We do this a lot.
Lately, with the snow-ice-bitter-cold-rain-back-to-ice-again we’ve been facing, I find myself missing this. Feeling closed off, a bit stir-crazy…We get creative. Turn the basement into a Lego museum, hold Simon Says competitions, have pillow fights…but we miss our stoop time.
What is it about sitting on our front stoop, still in our pajamas, that is so appealing?
It all started when my oldest was a baby. As he was born in June, I passed my warm-weather maternity leave days taking walks with the snap ‘n go, stealing coffee breaks in the park once the baby fell asleep, and singing songs to him from the front stoop. I never needed to go far, or interrupt nap “schedules,” to get a dose of the outside. Plus, fresh air was often the only way to soothe my feisty firstborn.
Later on, I sat on the stoop with my second baby, waiting and watching for his older brother to come home from nursery school.
Eventually, “stoop-sitting” morphed from simply a way to satisfy my voyeuristic tendencies into a pastime unto itself.
Anticipating the garbage trucks on Thursdays. Scoping out the mailman. Learning the bus route. The older boys “checking the weather.” Being on the lookout for Daddy to get home from work. Once–on a lucky day, a backhoe loader rolled right on by and stopped just in front of our house to ask directions! Fodder for weeks.
Husband and I transformed it into adult time by inventing “stoop wine” with the next-door neighbors–setting up folding chairs just outside our adjoining front doors after bedtime, baby monitors in hand to alert us if any of the kids (their 4 or our 3) were calling. A night “out” without babysitters! Not bad.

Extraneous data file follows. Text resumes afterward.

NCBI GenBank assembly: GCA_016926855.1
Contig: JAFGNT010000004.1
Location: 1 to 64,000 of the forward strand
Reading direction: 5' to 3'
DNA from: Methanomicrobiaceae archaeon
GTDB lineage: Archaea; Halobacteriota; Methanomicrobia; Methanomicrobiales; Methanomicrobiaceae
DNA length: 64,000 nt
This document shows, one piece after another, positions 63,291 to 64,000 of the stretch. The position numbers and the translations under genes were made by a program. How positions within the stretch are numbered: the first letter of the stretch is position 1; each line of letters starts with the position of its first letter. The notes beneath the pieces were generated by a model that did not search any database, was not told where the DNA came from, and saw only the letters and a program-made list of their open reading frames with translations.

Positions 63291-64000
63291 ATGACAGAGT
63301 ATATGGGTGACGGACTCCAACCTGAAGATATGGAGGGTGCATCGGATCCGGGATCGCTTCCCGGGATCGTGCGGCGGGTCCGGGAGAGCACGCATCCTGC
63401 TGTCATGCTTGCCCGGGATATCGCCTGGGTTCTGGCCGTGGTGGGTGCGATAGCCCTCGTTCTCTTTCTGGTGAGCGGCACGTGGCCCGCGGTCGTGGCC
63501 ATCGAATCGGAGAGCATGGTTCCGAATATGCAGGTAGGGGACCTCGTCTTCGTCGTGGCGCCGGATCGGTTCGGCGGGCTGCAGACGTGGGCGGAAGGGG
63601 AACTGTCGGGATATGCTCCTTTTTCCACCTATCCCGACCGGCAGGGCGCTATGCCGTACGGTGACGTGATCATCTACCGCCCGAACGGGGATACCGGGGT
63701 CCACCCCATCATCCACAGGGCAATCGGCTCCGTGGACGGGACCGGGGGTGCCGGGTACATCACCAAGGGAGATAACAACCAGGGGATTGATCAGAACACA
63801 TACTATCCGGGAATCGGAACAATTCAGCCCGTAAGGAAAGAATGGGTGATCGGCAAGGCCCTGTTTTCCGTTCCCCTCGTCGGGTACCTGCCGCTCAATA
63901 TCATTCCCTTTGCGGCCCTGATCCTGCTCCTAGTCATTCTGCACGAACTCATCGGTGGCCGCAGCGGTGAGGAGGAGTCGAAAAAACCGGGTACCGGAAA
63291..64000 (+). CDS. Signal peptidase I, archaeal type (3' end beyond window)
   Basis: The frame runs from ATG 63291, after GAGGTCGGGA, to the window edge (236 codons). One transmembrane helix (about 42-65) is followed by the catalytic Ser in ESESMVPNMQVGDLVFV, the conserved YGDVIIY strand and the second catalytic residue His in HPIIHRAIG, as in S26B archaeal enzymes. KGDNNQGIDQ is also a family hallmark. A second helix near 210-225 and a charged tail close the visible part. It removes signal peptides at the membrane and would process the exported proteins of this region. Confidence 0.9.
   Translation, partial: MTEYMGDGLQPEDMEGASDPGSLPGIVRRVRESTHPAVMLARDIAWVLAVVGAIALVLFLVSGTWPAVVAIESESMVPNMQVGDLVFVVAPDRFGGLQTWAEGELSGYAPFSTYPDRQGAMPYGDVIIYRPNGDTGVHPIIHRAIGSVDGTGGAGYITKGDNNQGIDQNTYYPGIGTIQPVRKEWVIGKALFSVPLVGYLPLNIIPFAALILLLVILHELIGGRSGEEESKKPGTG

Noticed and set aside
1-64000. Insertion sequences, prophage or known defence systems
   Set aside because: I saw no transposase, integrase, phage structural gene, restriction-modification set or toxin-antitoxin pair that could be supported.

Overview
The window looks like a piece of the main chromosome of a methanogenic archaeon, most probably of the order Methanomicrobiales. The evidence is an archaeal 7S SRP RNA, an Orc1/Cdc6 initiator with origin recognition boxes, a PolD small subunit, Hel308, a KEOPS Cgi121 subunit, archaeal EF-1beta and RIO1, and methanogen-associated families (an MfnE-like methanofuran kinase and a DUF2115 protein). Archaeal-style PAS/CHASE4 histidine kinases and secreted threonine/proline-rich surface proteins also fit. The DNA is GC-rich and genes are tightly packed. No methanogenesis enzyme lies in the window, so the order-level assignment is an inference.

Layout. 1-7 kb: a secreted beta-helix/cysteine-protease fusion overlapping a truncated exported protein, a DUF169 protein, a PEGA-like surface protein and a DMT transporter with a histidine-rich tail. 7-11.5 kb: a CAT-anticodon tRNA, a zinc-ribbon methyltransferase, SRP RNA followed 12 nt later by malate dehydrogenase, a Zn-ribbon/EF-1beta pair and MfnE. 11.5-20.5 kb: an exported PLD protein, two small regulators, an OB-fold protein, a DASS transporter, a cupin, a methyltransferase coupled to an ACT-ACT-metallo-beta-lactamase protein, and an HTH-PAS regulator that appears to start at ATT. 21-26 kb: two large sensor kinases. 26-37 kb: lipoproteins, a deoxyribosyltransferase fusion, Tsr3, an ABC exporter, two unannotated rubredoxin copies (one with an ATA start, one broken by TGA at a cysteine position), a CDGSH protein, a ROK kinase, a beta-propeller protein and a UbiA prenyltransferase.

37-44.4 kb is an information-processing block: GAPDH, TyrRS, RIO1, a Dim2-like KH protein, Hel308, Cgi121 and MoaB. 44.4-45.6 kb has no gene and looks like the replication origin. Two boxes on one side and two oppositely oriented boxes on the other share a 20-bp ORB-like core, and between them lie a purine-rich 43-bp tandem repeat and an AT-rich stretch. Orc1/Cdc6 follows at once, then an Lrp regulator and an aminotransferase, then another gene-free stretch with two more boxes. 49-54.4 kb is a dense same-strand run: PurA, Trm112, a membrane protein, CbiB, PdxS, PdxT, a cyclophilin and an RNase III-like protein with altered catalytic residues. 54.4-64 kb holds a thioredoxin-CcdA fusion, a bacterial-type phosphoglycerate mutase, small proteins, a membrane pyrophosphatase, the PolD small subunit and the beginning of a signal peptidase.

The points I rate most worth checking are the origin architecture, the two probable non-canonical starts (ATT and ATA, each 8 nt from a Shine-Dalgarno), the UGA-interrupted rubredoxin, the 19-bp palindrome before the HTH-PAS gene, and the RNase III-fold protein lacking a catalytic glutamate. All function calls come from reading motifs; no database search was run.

When we sit on the stoop, it feels like we’re letting people in. Making the world a little smaller. Making the outside feel like an extension of our home. Making it more okay to let people see who we are and where we live…instead of being afraid, guarded, and “siloed” all the time.
Mothering, as you know, can be oh-so-lonely. Especially for an extrovert whose husband works long hours. Sometimes I just needed human contact. Stoop-sitting became a way for me to feel connected to the outside world, even if I couldn’t get out–because I was trapped in the house with sleeping babies or I hadn’t showered in days or I didn’t have pants that would close or…
Neighbors pass by, the older gentleman who lives at the corner comes over to bestow a belated baby gift, a t’ai chi class kicks off in the park across the street, strangers stop for a chat or to coo over the baby.
My kids learn how to bring the outside in. How to thank the mailman. How to be kind to their neighbors. Without ever getting dressed or leaving the house. (Huge perk when you have three little ones.)
Life happens. Right in front of our eyes. Right from our front stoop.